Over the years, the lesbian, gay, bisexual and transgender—LGBT—people have fought for equal rights in the courts, city halls, and state capitols.
But perhaps one of the most important places to have this conversation is in schools, where many students first realize who they are.
In Louisville, that conversation has been taking place around transgender student rights and it started at Atherton High School.
There were complaints from parents about a female transgender student using the girl’s restroom, though she’s male bodied. Those complaints led to a gymnasium packed with a couple hundred people, mostly students and many from other schools.
“Atherton High School shall not discriminate on the basis of age, sex, color, religion, disability, marital status, national origin, race, sex, sexual orientation nor gender identity.”
That’s the newly proposed non-discrimination policy on which the school’s decision-making council will soon have a second reading.
In Kentucky, it’s up to individual schools or districts to choose whether they want to add unique protections for transgender students. They’re also responsible for determining the specific rights or procedures those students will have while in school.
Some states have laws (California) or guidelines (Maine) clarifying transgender student rights. But many schools around the country are still working out the details.
It’s important this conversation is happening in schools, because more students are coming out. Science tells us we identify our genders early on, and it doesn’t always reflect our bodies. Also, students will tell you it’s not a choice.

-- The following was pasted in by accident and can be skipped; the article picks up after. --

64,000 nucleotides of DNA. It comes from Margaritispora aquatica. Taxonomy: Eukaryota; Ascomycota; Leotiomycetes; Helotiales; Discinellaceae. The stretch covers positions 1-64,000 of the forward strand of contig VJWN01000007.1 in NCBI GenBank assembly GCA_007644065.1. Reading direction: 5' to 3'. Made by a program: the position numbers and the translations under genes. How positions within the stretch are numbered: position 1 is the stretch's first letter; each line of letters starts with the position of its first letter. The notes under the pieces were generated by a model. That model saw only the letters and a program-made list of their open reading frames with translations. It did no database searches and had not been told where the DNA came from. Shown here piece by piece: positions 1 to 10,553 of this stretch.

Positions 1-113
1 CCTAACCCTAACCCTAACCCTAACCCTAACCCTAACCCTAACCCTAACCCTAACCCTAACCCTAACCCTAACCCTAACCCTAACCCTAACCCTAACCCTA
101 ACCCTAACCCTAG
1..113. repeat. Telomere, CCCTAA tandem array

“I had always been very masculine growing up,” says Max St. John, who goes to school at Doss High School. “I always wore my brothers hand me down clothes. I never liked wearing girly clothes at all. I hated it when my mom made me wear a dress to my graduation I hated it.”
Transgender students go through great lengths to pass as their preferred gender identity. Some take estrogen or testosterone. Others, with parental permission and a couple hundred bucks, may change their name.
Maybe even a larger deal, especially for students who might not be able to afford these costs, is pronoun usage, like him and her.
St. John says teachers at Doss High are very supportive. But one day there was a substitute teacher who wasn’t given instructions explaining St. John’s situation. And that led to a fight, and a misunderstanding.
This is why many students say communicating with school staff is important. But many schools aren’t being guided by school policy. So, the response is on a school-by-school basis.
The U.S. Department of Education this year added Title IX guidance for schools to grant transgender students protections. Any school receiving federal funds is supposed to adhere to the rules. The emphasis is to prevent sexual assault and harassment—because many transgender and other LGB students face discrimination.
But specific policies—for example, can transgender students use the bathroom of their identified gender?—is not spelled out.
And this is why school policies vary.